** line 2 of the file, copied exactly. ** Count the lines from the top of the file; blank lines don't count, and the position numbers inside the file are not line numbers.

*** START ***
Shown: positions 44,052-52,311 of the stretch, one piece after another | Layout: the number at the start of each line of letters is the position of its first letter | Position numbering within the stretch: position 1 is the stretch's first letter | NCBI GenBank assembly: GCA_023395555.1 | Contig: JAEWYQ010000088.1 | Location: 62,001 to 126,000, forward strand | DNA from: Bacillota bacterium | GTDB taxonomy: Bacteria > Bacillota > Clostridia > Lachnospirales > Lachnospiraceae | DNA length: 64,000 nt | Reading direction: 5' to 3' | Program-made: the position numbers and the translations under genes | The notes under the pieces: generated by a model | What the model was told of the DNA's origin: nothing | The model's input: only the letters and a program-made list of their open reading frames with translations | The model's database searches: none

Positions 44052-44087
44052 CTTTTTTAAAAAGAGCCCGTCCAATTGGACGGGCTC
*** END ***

Positions 44052-44087